• Ghana has reiterated its commitment to improving its water bodies and resources
• Cecilia Dapaah said this was necessary to improve transboundary peace and development
• The Sanitation Minister said this at the ongoing 9th session of the meeting of Parties to Water Convention
Minister for Sanitation and Water Resources, Cecilia Dapaah, has assured of Ghana’s commitment to improving its water bodies at the river basin level and enhancement of integrated water management resources.
According to her, Ghana is keen on ensuring its water bodies are well managed and developed for transboundary peace.
Delivering a statement in Switzerland at the ongoing 9th session of the meeting of Parties to Water Convention, Cecilia Dapaah said “the Government of Ghana will continue to commit to improving integrated water resources management at the river basin level through the execution of measures that target water security and enhance adaptation and resilience to climate change”
“Water has proven to be a catalyst for cooperation, fostering trust, and peace. We cannot take peace or our shared precious and fragile water resources for granted. The Water Convention is a vital instrument for managing and developing transboundary waters in peace and in trust,” the minister added.
During a panel discussion on the role of the water convention in fostering peace, Cecilia Dapaah offered insight into Ghana’s transboundary water cooperation between neighbouring countries.
She revealed that the cooperation has thus far contributed to peace and sustainable development in the sub-region hence Ghana acceded to the Water Convention.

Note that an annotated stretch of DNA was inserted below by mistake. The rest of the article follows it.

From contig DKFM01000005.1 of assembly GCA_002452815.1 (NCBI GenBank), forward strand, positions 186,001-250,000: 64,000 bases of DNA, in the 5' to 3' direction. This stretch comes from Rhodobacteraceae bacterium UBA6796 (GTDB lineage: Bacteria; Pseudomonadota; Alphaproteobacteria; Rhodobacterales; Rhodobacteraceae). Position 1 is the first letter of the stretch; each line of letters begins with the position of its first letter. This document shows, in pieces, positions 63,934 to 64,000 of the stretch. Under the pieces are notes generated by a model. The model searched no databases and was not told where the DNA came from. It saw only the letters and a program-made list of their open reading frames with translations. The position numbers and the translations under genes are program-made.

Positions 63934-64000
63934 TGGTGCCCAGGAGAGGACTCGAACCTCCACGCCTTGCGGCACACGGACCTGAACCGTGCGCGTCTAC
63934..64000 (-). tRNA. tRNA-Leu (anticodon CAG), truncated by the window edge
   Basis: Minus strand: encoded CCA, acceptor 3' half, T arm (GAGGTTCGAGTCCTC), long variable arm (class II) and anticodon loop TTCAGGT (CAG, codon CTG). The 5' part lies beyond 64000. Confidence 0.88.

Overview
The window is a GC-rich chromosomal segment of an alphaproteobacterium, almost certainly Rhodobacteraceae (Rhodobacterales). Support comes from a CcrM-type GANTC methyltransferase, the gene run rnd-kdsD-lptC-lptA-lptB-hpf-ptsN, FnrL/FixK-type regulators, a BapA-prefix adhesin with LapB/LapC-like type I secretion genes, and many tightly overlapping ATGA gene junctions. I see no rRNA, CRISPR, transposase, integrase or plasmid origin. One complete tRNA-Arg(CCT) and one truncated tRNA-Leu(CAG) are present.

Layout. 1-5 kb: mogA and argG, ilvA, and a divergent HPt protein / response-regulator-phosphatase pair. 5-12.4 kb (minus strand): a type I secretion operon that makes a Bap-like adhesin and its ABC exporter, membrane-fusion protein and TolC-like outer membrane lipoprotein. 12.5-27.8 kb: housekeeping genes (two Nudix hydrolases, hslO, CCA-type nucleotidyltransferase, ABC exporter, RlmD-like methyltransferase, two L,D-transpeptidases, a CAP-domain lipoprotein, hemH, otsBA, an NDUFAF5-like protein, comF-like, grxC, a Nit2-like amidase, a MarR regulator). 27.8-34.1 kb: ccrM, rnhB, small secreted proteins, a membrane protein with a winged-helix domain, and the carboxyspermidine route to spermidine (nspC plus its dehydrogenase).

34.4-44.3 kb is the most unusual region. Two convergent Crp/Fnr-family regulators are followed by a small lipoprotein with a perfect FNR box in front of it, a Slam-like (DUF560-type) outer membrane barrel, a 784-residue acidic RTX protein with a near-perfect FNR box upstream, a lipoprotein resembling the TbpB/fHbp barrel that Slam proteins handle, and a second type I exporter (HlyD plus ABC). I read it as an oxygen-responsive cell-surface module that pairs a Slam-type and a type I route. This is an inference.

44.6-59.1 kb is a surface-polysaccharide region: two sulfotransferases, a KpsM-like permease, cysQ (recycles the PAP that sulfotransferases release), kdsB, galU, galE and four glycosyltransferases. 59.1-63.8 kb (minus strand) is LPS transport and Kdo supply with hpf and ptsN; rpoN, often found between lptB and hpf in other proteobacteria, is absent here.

“Ghana’s accession and implementation of the two International Water Conventions i.e., the 1992 Water Convention and the 1997 Watercourses Convention has contributed immensely to peace and stability as well as sustainable development especially in the Volta Basin – due to the fact that the country shares the transboundary Volta River Basin with five other riparian countries – Benin, Burkina Faso, Cote d’Ivoire, Mali and Togo,” the minister explained.
As part of contributions to Ghana accession to the Water Convention, Cecilia Dapaah said neighbouring countries and international water actors have expressed willingness to cooperate and enhance trust in terms of good governance, support the implementation of obligations, especially that of prior notification of planned measures and actions that are aimed at prevention, control and reduction of significant impacts to other riparian States.
Touching on specific reference, Cecilia Dapaah highlighted on seasonal water discharges from the Bagre Dam in Burkina Faso, the planned Pwalugu Multipurpose Dam Project purposely for irrigation development, energy generation, and flood control in the northern part of Ghana and arrangements with Togo to develop the joint trans-border Sogakope-Lome Water Supply system.
To conclude, the minister said Ghana is balancing community-based practices and mechanisms in conflict resolution with international mechanisms for negotiation, mediation, arbitration, and other modes of conflict management in water resources at all levels
“We are also extending the design and implementation of national water policies and strategies to cross-sectoral inter-linkages and inter-sectoral actors to sustain programs and initiatives at the national and transboundary levels to promote transboundary cooperation and peace on the water.
The session was organized by the United Nations Economic Commission for Europe (UNECE) and brought together representatives of Ministries responsible for water, environment, foreign affairs and development cooperation.
It also offered a platform for reviewing and accelerating progress towards achieving SDG target 6.5.